The scholarships support the students' post-secondary school education in the academic year 2017 to 2018.

Last year, 81 students were awarded funds for a total of $120,150 in scholarships which are funded entirely through contributions to the foundation by clubs, friends and amateurs themselves.

Read more about the scholarships, or find an application, by visiting

For Amateur Radio Newsline, I'm Geri Goodrich, KF5KRN



STEPHEN/ANCHOR: There's good news for hams who are chasing Tom Callas, KC0W, the noted "Cows Over the world" DXer whose DXpeditions came to a halt after he was the victim of a theft. Tom has announced on his profile that he expects to start operating in early November through the 25th of the month from the Philippines using the call sign 4I7COW. So welcome back Tom - and to everyone else, go get him!



Elsewhere in the world of DX, John AD8J is working as AD8J/HR9 until November 12 from the island of Guanaja, Honduras, IOTA reference NA-057. Send QSL cards via his home call sign.

Roly ZL1BQD is working until November 25th as E51RR from Rarotonga in the South Cook Islands. Listen for him 40, 20 and 15m. Send QSL cards to his home call.

Be listening  for the callsign XU7MDC until November 14th. That would be a team of radio operators from the Mediterraneo DX Club on the air from Cambodia. You can listen for them on all HF bands. The team's QSL manager is IK2VUC.




We close this week's newscast with this story of a classic comic strip with a surprise element: Morse Code. Now, Samuel Morse isn't exactly the kind of character you'd find in the pages of any comic strip, much less the classic strip, "The Phantom." The Phantom, an avenger with a sense of justice, was created in the 1930s, long after Samuel Morse devised his system of dots and dashes in the 19th Century. In the strip's earliest days, The Phantom was already using amateur radio to send important messages. It seems that in the intervening years, he hasn't forgotten ham radio's reliability -- nor has he forgotten his CW.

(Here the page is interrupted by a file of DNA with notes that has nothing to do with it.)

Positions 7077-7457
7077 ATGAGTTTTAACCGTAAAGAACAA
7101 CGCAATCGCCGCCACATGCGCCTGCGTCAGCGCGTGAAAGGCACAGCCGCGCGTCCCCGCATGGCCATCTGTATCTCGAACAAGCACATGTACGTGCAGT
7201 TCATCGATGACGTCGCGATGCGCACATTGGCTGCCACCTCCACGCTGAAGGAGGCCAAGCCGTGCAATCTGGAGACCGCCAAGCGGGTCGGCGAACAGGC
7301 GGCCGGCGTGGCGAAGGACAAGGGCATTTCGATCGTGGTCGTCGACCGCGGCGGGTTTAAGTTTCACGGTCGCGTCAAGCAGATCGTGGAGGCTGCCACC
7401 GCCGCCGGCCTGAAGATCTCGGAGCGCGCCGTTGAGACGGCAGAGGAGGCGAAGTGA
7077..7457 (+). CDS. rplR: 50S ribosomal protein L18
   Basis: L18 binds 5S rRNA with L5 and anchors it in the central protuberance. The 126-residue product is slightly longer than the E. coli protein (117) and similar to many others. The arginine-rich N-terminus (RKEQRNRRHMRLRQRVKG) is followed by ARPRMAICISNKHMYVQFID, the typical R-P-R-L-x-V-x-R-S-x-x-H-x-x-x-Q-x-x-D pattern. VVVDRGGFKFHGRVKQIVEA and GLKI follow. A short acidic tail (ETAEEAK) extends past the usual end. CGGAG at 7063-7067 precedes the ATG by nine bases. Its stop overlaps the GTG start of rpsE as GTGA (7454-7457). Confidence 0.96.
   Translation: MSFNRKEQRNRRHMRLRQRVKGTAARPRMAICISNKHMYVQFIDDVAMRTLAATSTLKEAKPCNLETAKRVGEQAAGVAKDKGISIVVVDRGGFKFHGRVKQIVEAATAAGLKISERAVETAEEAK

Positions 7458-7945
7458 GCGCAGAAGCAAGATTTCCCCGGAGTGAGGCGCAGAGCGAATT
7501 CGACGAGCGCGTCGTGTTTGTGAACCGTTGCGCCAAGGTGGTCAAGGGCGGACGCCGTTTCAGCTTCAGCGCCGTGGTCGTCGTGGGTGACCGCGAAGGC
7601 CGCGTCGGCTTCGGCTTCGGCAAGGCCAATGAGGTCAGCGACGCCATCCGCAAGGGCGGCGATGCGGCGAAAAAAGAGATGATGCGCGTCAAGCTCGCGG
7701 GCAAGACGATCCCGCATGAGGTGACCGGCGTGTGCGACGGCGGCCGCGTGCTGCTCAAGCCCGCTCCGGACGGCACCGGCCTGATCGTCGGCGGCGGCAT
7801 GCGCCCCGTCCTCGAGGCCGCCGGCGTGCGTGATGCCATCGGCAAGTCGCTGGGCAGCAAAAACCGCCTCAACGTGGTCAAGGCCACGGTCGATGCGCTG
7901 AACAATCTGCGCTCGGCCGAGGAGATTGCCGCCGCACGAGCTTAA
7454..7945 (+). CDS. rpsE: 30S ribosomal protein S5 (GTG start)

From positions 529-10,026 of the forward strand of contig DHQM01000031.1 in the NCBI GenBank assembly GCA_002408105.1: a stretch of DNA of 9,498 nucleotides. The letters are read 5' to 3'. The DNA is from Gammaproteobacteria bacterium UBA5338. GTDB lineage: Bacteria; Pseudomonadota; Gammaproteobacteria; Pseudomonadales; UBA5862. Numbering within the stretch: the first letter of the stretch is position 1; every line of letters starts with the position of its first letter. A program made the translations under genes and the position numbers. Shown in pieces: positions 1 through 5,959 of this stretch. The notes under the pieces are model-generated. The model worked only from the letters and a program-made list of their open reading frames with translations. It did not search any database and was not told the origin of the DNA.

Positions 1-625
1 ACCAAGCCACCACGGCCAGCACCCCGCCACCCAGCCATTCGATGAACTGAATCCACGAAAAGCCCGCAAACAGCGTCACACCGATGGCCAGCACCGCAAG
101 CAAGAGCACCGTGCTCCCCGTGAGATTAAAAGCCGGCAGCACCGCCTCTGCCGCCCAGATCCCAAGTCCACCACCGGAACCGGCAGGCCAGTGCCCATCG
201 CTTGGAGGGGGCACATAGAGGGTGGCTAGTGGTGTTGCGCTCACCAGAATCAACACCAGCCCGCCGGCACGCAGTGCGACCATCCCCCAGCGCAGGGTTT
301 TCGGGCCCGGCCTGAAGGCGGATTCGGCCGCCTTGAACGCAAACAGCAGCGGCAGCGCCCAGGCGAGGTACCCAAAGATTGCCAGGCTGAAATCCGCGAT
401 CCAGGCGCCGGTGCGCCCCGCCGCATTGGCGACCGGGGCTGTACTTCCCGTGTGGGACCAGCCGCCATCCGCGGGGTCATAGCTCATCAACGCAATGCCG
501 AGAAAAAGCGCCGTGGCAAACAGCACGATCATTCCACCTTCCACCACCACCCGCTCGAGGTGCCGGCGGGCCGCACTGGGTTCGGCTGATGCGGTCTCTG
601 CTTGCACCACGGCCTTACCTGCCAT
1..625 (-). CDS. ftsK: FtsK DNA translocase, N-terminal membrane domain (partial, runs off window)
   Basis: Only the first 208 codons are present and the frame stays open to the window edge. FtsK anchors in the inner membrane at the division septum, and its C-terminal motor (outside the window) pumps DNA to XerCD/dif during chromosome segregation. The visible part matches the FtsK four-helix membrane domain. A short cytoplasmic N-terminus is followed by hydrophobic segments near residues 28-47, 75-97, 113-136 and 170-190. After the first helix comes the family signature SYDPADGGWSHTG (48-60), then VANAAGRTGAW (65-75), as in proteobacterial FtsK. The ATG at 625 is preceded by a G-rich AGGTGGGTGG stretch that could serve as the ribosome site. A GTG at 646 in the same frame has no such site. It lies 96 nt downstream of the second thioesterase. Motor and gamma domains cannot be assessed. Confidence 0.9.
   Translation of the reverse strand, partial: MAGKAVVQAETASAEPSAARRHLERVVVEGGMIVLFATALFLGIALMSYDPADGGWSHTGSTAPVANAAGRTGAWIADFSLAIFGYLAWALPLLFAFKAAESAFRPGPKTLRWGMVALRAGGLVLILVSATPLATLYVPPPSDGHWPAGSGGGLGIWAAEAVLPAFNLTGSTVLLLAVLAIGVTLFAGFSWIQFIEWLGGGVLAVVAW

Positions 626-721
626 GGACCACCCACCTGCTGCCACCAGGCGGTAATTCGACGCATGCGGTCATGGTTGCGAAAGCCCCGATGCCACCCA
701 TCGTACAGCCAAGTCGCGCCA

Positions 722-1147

Now he is an older, wiser Phantom - and the father of two, including a son attending college at a remote Himalayan location. He is seen in the comic's current story thread keeping tabs on his son by communicating with one of his teachers via code. His wife, of course, asks her crime-fighting husband "isn't that obsolete?" The Phantom replies: "Not at all."

Right you are, Phantom. That's what makes you OUR hero too!



NEWSCAST CLOSE: With thanks to Alan Labs; the ARRL; Boston Globe; Boston Business Journal; CQ Magazine; Hap Holly and the Rain Report; Institute of Noise Control Engineering; Irish Radio Transmitter Society; Ohio-Penn DX Bulletin; Southgate Amateur Radio News; Ted Randall's QSO Radio Show; Wireless Institute of Australia; WTWW Shortwave; and you our listeners, that's all from the Amateur Radio Newsline. Please send emails to our address at More information is available at Amateur Radio Newsline's only official website located at

For now, with Caryn Eve Murray, KD2GUT, at the news desk in New York, and our news team worldwide, I'm Stephen Kinford, N8WB, in Wadsworth, Ohio saying 73 and as always we thank you for listening.

Amateur Radio Newsline(tm) is Copyright 2016. All rights reserved.